A self-care check-in

Posted May 05, 2014 | Academy of Preaching and Celebration


By Joyce Thomas

Joyce ThomasNow that the winter is fading and spring is here, the weather is starting to be more pleasurable for working on self-care, especially since we can include outdoor activities. This time of year is a great opportunity to begin developing your plans or setting goals for how you will revitalize your health. I wanted to check in to see how things are going with your taking care of yourself (clergy and family). I thought this blog post would simply be about encouraging families of the clergy to begin shifting into gear for a summer of doing extra activities that might lead to a whole, healthier, and balanced life.

I have mentioned several times in other blog posts how important self-care is for pastors and their families because they are the ones who often selflessly care for others. Clergy and their families spend so such time with others that it is wise to re-evaluate how much time they can carve out of their schedules to give themselves the same kind of attention.

The Bible says in 3 John 1:2, “Dear friend, I pray that you enjoy good health and that all may go well with you, even as your soul is getting along well” (NIV). John was praying that all would be well for Gaius, both in career and the health of his body, just as his soul was prospering. John’s prayer shows that he was considerate of the wholeness of Gaius. He was aware that a healthy body and soul would lead to better service for the Lord. Therefore, Christians who are successful in their careers and in maintenance of their bodies, as well as growing spiritually, can do a great work for God. Continuous spiritual growth, along with keeping the whole body healthy as you participate in ministry, allows you to offer yourself more in service to God.

When the clergy family fails to take care of themselves, they are most vulnerable to running the health of their bodies into destruction. And if the clergy family is down, how can they be available to help others? So, I particularly want to reiterate this point of taking care of yourselves as pastor and family. Self-care is a very important activity for the preservation of your health that strengthens your life to serve others for God.

My prayer is that many of you are putting together special plans for how you are going to give care to yourselves. You may want to start exercising two to three times a week and add more days later. It is important to set a modest goal to get started. It is always good to eat a healthy diet rich in colorful fruits and vegetables. The more time that is spent resting and relaxing, the more clarity it will bring for any challenge you will face in making your lives healthier. Vacations are good for that. Please check to see that you have vacation time planned and on your calendar. Even spending time with your family and friends, building solid relationships is good for your health.

Now that the bad weather is over, it is a good time to walk, hike, jog, bike, swim, etc. Many outdoor activities are available in the spring and summer that are not available during the winter. Just like spring cleaning, taking time to get your doctor’s check-up—which includes visiting your optometrist, dentist, and other health professionals—will help you know which activities are appropriate for you and ensure you are in good, solid, and sound health.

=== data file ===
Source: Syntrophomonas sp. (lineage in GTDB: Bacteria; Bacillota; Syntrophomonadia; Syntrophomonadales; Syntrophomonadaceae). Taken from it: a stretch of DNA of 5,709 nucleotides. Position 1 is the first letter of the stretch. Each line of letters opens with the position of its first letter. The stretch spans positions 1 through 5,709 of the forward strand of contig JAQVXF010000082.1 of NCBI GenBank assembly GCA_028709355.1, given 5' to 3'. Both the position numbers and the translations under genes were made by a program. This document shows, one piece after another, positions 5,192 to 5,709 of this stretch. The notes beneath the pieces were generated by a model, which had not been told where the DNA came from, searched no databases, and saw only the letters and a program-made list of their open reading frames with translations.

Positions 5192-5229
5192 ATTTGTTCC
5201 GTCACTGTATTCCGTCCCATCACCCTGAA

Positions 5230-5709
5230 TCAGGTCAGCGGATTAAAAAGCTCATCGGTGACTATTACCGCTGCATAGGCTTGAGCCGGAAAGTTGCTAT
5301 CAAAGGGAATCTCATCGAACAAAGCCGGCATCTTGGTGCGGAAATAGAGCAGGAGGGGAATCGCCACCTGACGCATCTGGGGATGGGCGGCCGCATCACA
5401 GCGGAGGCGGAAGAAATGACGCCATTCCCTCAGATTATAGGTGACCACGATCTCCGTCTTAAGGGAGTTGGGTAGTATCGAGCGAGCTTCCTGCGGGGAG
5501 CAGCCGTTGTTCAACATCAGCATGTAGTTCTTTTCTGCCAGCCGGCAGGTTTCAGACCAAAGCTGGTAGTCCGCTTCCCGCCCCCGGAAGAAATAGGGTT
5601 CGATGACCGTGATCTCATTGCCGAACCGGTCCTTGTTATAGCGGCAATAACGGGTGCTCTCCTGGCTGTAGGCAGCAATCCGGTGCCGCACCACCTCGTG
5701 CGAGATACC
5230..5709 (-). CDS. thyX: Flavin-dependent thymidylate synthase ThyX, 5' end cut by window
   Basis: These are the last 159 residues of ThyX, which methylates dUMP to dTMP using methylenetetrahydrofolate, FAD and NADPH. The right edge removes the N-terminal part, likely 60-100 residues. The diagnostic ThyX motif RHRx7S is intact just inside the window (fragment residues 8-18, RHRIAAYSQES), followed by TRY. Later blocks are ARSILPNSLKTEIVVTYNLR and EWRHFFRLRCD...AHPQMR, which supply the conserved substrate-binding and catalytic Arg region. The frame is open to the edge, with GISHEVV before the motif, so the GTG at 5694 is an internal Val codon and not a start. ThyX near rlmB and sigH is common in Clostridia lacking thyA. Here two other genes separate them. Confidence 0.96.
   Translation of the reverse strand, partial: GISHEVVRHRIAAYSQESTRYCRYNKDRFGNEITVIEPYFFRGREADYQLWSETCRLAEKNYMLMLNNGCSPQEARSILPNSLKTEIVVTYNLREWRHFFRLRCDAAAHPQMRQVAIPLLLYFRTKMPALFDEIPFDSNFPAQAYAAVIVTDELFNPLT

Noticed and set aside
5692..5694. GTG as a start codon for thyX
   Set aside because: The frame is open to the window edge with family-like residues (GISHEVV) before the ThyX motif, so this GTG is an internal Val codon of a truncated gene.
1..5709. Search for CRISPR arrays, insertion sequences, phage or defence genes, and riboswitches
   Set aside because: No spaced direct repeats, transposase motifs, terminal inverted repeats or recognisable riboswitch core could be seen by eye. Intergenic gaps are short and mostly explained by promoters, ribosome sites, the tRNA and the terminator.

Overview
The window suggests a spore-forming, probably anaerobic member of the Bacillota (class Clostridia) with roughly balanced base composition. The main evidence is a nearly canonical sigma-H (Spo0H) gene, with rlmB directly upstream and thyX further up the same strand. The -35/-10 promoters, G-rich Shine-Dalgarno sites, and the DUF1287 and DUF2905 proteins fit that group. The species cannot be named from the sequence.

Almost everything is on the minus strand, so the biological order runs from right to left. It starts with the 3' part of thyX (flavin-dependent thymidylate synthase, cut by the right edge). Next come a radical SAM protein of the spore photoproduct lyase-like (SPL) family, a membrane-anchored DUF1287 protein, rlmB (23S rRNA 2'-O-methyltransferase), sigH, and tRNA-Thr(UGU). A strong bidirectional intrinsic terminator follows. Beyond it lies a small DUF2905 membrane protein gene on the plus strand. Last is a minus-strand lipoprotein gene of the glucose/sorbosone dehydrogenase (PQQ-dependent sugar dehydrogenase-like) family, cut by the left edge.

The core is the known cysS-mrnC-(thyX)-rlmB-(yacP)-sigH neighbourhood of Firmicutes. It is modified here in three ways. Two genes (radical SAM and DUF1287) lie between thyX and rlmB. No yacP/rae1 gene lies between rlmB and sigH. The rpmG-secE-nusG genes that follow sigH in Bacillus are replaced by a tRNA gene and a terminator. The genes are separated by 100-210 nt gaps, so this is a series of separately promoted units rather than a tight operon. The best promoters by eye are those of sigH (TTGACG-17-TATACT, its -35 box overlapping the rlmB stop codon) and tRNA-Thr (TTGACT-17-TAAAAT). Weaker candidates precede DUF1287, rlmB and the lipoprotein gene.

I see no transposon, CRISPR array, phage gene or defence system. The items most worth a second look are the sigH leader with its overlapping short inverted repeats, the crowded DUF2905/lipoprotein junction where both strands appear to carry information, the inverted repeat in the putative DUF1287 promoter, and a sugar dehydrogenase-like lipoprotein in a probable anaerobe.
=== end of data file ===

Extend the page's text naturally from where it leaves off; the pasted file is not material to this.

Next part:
The most important and the best way to start your plans for self-care is to take time to cultivate a deeper relationship with God who will give you the emotional and physical strength to achieve everything you set out to do for your care. Making time for meditation, prayer, Scripture reading, and devotional time is absolutely necessary. Don’t forget to enhance your knowledge of the world around you with art, drama, plays, movies, and literature.

Whatever plans or goals you set for this summer concerning self-care, know that they all are worthwhile and will be very beneficial for you. Don’t allow anything to block you from being a healthier, happier, stronger, and more vibrant vessel for God. I encourage you to move forward and execute your plans. Remember it is your responsibility to give yourself the care you need, no one else will do it for you.

I encourage you to find an accountability partner or an accountability group. Many people have found it very difficult to be consistent with self-care by themselves. Accountability to a friend or group has demonstrated great success in self-care improvement. Taking charge of your life will influence those you care for to be motivated to take charge of their own lives as well.

So here’s to a great summer of activities, events, and healthy eating that could shape how you take care of your life for years to come. I encourage you with 3 John 1:2 again, “Dear friend, I pray that you enjoy good health and that all may go well with you, even as your soul is getting along well” (NIV).

Have a great summer!

Dr. Joyce Scott Thomas is the Associate Director of the Academy of Preaching and Celebration.

The Academy of Preaching and Celebration at CTS seeks to generate excellence in preaching and worship. To request permission to repost this content, please contact awalker@cts.edu.



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